On Tuesday a federal appeals court will take a second look at Texas’ controversial voter ID law. It’s one of the biggest voting rights battles ahead of this year’s presidential election, and a ruling from this court could be a final say on whether the state’s law is in violation of the Voting Rights Act. This will be the second time the Fifth Circuit Court of Appeals hears the case Veasey v. Abbott. This time, all 15 active judges on the court will weigh in. The case was brought by a coalition of Texas voters and civil rights groups who say a state law requiring photo ID at the polls is unconstitutional. “It’s the first major case that has gone up on appeal to challenge a voter ID law based on Section Two of the Voting Rights Act,” says UT law Professor Joseph Fishkin.“So, that’s a different kind of claim, and it’s a claim that’s specifically about whether the law hurts racial minorities to elect their candidates of choice.”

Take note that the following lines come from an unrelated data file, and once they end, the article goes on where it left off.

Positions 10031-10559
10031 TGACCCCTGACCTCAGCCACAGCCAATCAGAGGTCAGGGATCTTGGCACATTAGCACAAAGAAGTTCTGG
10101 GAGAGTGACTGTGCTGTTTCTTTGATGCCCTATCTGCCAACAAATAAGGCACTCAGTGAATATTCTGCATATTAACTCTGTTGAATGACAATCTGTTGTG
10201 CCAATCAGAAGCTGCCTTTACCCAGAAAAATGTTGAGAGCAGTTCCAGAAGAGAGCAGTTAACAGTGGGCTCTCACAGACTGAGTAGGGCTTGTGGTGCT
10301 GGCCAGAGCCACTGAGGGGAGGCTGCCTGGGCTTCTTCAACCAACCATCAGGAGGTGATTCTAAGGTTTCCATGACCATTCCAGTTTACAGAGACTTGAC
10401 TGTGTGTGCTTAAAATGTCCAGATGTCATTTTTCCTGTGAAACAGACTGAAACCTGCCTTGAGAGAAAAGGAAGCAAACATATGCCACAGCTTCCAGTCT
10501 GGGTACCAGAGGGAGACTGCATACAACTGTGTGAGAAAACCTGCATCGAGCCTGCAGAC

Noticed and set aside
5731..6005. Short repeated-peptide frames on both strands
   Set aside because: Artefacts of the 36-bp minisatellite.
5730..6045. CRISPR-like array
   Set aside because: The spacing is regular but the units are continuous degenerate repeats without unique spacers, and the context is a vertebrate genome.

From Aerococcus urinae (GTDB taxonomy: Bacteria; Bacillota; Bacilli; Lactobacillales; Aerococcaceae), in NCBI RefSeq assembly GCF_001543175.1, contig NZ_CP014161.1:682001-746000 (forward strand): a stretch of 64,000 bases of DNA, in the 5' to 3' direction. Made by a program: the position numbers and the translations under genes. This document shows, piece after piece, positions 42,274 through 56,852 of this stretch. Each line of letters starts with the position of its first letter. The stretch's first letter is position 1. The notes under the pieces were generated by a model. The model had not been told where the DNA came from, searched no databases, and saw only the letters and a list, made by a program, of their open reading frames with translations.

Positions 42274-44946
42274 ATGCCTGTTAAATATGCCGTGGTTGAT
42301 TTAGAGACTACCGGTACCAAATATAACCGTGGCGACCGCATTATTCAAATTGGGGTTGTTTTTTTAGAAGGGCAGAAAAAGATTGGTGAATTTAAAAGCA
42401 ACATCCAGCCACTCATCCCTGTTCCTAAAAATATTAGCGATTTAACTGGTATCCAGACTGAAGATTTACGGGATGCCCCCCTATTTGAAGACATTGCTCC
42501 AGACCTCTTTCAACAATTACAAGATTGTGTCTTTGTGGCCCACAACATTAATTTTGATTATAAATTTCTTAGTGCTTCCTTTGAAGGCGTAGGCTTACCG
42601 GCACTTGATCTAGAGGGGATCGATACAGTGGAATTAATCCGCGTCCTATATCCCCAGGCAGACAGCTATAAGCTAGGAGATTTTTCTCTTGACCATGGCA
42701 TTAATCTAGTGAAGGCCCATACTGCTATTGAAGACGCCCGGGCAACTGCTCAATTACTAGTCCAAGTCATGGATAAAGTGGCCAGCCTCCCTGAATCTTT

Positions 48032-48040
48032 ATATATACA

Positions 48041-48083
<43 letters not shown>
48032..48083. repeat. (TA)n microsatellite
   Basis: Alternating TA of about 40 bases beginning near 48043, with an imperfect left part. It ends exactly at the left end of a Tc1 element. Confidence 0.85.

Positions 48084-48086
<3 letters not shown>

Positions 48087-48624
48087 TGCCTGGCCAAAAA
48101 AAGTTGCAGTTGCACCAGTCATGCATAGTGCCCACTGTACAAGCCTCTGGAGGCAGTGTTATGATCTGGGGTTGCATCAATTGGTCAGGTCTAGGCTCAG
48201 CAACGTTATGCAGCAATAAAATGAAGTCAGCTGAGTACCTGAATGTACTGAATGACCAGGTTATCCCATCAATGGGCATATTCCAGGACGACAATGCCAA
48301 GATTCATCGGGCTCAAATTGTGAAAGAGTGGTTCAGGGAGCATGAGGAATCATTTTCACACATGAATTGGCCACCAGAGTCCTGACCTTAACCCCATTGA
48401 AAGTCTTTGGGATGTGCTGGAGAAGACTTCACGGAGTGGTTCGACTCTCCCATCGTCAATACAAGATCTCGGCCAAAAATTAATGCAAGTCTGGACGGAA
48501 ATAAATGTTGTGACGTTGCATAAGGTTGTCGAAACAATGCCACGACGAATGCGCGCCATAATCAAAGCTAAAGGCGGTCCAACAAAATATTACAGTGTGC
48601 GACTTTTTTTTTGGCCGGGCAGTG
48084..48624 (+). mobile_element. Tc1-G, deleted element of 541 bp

Politics Professor Daniel Smith of the University of Florida has done extensive research on how voting laws affect voter turnout during elections. “I think it’s very clear that if you look at Texas as well as all the other states that have adopted these very strict photo ID laws for in-person voting, that it is going to have a depressing effect on the ability of some individuals to turn out to vote.”
Smith says there are a lot of hidden costs when lawmakers restrict what kind of ID you can show at the polls. For one, he says, the Texas law makes it harder for college students to vote because the short list of accepted photo IDs doesn’t include school IDs, and Smith says that’s not the only example.